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5 Popular Mango Myths and the Truth About Them

Representation purpose only.

Representation purpose only.

The general idea that people have is that mangoes are unhealthy. But in reality, this fruit is filled with vitamins, minerals and antioxidants as well as carbohydrates and natural sugar.

It’s golden, sweet and known as the “king of fruits”, and yet the delicious mango often gets a very bad reputation. Indian summers are incomplete without at least a couple of the best mangoes the season can offer, no matter which variety of the Indian fruit you love the most. And yet, if you’re even a little bit health conscious, chances are that you’ve been told to avoid mangoes as much as possible.

The general idea that people have is that mangoes are unhealthy. But in reality, this fruit is filled with vitamins, minerals and antioxidants as well as carbohydrates and natural sugar. According to a study published in Food & Function in 2017, the micronutrients, phytochemicals and bioactive compounds in mangoes can reduce the risk of metabolic and inflammation disorders. The following are some of the most popular myths about mangoes:

Myth 1: Eating mangoes can make you fat.

Fact: Mangoes are indeed high in calories and fruit sugars, but that doesn’t automatically mean you’ll gain weight if you eat them. This fruit is also packed with vitamin A, vitamin C, iron, potassium, copper and bioactive compounds like mangiferin, catechins and quercetin - all of which your body needs ample amounts of. So, mangoes are actually more nourishing than fattening, as long as you don’t binge on them.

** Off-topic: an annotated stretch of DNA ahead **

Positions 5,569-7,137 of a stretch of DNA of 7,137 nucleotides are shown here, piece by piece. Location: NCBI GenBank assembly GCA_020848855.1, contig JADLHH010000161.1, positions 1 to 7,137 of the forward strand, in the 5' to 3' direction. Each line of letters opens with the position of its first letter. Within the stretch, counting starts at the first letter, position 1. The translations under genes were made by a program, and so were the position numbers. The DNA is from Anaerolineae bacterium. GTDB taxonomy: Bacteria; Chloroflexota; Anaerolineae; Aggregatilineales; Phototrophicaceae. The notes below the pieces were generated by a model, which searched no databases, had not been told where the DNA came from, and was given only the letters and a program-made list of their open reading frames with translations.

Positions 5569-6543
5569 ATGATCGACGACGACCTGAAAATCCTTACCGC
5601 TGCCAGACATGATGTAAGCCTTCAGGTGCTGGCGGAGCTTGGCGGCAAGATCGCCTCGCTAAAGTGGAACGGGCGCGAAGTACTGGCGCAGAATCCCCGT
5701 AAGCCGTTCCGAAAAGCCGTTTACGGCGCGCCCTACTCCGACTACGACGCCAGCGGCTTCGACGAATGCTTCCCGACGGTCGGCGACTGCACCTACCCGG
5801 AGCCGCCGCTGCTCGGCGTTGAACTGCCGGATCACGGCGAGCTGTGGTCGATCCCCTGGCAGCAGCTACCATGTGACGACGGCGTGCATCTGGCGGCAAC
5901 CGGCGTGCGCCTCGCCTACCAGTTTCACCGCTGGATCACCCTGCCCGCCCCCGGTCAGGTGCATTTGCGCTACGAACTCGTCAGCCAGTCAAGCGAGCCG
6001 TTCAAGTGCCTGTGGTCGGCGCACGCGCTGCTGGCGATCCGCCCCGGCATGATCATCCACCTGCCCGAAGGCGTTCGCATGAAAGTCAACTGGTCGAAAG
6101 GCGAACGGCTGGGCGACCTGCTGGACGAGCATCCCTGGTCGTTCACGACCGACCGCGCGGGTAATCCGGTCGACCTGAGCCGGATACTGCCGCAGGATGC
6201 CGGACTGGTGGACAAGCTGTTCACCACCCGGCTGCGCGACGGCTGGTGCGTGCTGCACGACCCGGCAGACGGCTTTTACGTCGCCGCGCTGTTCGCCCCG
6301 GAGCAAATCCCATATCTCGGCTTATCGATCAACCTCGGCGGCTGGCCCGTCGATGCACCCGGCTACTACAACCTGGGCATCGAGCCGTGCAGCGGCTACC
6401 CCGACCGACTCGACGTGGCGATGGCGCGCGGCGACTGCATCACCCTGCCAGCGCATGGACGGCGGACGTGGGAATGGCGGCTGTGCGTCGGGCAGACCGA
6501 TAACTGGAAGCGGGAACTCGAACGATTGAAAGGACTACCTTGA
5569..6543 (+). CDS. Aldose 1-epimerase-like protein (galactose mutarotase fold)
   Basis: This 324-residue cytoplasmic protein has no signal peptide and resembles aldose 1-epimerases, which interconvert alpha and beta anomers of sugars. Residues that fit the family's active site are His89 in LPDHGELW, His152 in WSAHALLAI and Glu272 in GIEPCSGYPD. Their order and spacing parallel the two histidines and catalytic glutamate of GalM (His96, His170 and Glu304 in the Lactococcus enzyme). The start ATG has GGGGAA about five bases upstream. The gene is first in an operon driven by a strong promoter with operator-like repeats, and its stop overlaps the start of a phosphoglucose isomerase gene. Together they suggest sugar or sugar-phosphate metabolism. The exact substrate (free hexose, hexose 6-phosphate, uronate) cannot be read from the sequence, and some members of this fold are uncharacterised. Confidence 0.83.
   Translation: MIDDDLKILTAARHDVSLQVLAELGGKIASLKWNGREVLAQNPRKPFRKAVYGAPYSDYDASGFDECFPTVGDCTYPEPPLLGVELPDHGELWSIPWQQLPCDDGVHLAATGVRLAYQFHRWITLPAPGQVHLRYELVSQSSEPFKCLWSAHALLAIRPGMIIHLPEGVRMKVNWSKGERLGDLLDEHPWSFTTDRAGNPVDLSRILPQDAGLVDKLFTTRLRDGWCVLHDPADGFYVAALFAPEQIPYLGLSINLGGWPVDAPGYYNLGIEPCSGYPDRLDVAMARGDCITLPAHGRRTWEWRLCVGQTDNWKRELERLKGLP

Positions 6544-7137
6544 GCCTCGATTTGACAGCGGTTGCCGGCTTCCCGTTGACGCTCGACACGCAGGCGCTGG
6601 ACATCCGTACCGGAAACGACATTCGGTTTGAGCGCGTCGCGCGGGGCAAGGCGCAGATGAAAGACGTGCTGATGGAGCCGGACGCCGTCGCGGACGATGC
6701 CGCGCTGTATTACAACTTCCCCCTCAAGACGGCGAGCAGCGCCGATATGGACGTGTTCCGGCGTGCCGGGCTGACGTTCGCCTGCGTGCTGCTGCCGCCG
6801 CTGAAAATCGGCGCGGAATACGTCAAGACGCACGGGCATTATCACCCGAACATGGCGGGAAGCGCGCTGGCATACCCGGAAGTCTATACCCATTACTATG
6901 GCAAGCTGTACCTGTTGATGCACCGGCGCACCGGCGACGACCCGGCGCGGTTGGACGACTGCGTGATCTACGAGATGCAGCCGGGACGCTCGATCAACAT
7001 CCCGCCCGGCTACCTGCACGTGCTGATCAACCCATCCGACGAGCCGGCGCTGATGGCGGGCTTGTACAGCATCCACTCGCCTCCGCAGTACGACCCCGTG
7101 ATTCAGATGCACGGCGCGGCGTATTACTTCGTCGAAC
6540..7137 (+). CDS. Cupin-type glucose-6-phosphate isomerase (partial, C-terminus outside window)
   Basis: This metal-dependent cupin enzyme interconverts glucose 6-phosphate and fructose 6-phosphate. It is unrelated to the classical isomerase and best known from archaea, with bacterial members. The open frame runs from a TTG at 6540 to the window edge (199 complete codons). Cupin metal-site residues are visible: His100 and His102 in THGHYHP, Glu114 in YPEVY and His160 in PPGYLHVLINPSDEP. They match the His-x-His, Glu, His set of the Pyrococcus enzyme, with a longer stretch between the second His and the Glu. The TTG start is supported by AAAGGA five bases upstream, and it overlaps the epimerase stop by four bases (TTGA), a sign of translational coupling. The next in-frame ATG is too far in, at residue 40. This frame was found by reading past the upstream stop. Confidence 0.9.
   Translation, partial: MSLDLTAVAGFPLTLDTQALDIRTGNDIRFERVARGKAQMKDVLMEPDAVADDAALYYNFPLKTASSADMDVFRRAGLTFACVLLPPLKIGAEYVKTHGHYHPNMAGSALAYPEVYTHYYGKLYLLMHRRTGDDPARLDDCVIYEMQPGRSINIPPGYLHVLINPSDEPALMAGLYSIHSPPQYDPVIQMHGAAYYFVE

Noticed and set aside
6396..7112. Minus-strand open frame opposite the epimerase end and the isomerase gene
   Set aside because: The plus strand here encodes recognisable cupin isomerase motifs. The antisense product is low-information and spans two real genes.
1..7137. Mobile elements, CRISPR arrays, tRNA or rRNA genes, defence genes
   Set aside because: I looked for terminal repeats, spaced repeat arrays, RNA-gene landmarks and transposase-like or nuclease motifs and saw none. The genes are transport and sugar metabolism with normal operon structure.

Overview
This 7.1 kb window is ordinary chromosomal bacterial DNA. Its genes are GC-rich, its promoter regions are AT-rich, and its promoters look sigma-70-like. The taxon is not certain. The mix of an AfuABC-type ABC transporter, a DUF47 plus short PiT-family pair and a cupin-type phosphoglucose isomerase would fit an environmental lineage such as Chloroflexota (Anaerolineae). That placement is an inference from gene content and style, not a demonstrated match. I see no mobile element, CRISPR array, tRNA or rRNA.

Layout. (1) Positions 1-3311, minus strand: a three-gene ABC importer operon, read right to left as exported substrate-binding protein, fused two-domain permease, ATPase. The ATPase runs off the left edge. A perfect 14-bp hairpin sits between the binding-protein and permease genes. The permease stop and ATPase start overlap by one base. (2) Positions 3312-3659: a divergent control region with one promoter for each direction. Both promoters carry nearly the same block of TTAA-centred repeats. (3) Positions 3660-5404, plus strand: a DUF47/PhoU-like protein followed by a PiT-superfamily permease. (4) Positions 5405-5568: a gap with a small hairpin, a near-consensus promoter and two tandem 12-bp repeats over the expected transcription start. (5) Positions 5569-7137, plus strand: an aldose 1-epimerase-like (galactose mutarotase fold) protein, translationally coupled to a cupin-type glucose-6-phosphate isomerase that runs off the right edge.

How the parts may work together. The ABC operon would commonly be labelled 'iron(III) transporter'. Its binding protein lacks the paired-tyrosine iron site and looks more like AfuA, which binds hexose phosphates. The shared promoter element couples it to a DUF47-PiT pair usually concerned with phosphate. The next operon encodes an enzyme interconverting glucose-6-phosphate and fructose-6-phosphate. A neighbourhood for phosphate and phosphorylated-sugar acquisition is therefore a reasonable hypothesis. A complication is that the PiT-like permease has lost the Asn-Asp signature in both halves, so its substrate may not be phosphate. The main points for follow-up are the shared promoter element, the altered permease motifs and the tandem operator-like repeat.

Myth 2: Mangoes can make your skin break out in acne.

Fact: It’s widely believed that eating mangoes can increase body heat and cause your skin to break out. But the vitamins, minerals and antioxidants packed in mangoes are actually really good for skin health. Unless you eat way more mangoes than you should, acne breakouts shouldn’t occur.

Myth 3: Diabetics should not eat mangoes.

Fact: Experts recommend for diabetes patients to have fruits with a glycaemic index (GI) below 55. Mangoes have a GI of 51, and therefore don’t affect blood sugar excessively. It’s therefore safe for diabetics to consume small portions of mangoes in the mornings. However, excessive consumption of mangoes can be extremely harmful for diabetes patients and should be avoided at all costs.

Myth 4. Eating mangoes can make you feel hotter.

Fact: Eating anything generates heat in your body since your metabolic system is busy digesting food and turning it into energy. On the other hand, mangoes can, in fact, generate more heat in your body than many other foods. You can easily ensure that this does not happen by consuming smaller portions and only in the daytime. Soaking mangoes in cold water can also help increase its cooling effects.

Myth 5: You shouldn’t eat mangoes while pregnant.

Fact: Mangoes are full of health benefits and of course pregnant women need the nutrients this fruit has to offer. The only reason this myth exists is that weight gain and gestational diabetes are major issues during pregnancy. Pregnant women should avoid eating mangoes only if they have either of these problems. Otherwise, small portions of mangoes during the daytime should be fine.

For more information, read our article on Is it safe to eat mango in diabetes?

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